Teaching About the Holocaust And Genocide Could Be Required In Oregon

state capitol oregon

Oregon’s schools will be required to teach about the Holocaust and genocide as part of the statewide social studies curriculum, under a bill that passed the Oregon Senate today.

Senate Bill 664 – which passed 27-0 on the Senate floor – requires school districts to provide instruction about the Holocaust and genocide. It also directs the Oregon Department of Education to provide technical assistance to school districts on implementing the curriculum. Currently, 10 other states require some level of Holocaust and genocide education in their classrooms.

“There is a generation of young people coming up who don’t even know what the Holocaust was,” said Sen. Rob Wagner (D-Lake Oswego), who carried the bill on the Senate floor. “This bill will help develop further compassion and understanding among our youth as our country has seen a recent increase in anti-Semitic violence and hate speech. Knowledge is the best weapon to combat hate.”

School districts around the state provide instructional programs that include Oregon State Board of Education content standards. In 2018, the board adopted new content standards for social studies, requiring high school students to study the oppression of ethnic and religious groups. Current standards don’t include specific references to the Holocaust or genocide. Senate Bill 664 adds a requirement to educate students all over the state specifically about the Holocaust and genocide.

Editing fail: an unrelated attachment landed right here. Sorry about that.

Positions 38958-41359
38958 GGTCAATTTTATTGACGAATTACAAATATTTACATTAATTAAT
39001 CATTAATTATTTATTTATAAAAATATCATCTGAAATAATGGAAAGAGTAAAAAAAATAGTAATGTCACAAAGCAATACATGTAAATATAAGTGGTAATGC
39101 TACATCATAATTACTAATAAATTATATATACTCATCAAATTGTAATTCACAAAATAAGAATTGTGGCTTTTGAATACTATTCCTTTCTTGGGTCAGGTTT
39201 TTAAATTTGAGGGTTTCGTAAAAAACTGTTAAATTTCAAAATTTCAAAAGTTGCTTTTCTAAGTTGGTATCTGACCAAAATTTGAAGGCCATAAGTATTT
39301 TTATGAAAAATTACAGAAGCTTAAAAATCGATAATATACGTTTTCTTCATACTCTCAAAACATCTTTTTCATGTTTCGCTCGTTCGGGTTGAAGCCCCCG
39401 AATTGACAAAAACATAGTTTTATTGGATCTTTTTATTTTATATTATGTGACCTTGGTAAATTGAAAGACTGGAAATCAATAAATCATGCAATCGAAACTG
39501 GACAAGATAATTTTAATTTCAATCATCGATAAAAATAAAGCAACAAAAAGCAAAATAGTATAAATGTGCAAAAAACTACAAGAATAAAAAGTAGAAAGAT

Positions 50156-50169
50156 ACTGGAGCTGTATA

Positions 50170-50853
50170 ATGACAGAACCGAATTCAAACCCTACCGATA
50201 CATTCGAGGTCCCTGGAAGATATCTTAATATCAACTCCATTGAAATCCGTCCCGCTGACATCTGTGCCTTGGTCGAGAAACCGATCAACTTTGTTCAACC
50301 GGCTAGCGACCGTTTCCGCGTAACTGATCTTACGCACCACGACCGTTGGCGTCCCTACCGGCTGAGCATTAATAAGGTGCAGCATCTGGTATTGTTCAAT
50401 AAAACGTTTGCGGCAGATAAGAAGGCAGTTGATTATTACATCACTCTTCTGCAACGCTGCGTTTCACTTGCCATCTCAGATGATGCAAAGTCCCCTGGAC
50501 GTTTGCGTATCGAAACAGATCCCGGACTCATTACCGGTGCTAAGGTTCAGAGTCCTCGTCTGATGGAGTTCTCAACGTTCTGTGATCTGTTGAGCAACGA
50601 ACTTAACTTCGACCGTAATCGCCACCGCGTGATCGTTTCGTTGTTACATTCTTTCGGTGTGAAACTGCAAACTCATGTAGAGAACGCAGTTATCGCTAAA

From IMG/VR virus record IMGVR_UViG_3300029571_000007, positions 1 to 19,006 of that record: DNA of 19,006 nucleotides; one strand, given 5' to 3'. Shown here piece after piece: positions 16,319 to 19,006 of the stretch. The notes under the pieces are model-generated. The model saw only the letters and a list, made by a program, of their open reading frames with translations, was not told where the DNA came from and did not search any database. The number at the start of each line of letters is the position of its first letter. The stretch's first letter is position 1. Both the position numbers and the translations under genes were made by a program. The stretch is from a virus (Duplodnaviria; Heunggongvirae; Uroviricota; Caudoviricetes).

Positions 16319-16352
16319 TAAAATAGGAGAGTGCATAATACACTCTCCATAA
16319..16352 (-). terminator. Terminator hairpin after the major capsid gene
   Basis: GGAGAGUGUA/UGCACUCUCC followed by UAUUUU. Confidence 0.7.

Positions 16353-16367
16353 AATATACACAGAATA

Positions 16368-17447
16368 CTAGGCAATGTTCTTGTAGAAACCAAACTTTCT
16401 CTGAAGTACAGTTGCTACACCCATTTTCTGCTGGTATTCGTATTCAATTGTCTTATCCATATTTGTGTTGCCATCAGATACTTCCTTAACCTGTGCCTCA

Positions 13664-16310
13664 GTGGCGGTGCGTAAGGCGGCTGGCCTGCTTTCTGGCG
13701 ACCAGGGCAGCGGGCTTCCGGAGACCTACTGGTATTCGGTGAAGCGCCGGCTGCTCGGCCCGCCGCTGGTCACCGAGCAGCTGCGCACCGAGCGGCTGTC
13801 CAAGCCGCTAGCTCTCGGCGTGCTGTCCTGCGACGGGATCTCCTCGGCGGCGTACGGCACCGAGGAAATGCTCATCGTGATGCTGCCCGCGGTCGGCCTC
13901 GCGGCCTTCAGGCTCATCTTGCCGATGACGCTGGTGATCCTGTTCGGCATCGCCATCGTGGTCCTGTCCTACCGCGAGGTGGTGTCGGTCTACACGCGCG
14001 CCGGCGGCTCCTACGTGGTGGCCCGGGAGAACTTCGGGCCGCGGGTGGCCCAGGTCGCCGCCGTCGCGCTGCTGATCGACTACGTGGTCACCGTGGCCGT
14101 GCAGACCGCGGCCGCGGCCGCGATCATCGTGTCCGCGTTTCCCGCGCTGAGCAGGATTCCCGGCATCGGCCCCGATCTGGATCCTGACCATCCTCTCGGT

Claire Sarnowski is a Lake Oswego high school student. She introduced Wagner to Alter Wiener, a Polish Holocaust survivor who had shared his story with about 1,000 high school students in the state since 2000. During the following discussion with Wiener, Wagner decided to bring forward Senate Bill 664. Wiener died tragically after being hit by a car in Hillsboro, where he lived.

“In my classes, I heard students describe how thankful they were for their family, education and life due to the fact many during the Holocaust were deprived of these entities that we so frequently take for granted,” Sarnowski testified in support of the bill. “I am sure this is a common reaction when students hear any survivor speak of their experiences. As a student, I was saddened by our education on topics such as the Holocaust and other genocides which were merely glanced over and lacked depth. More importantly, I realized that my peers did not receive valuable lessons that accompany these teachings such as compassion, gratitude, perseverance, tolerance and acceptance. In schools today, prejudice is as prevalent as ever since acts of racial, social and religious injustice occur in our classrooms.”

Senate Bill 664 now goes to the House of Representatives for consideration.

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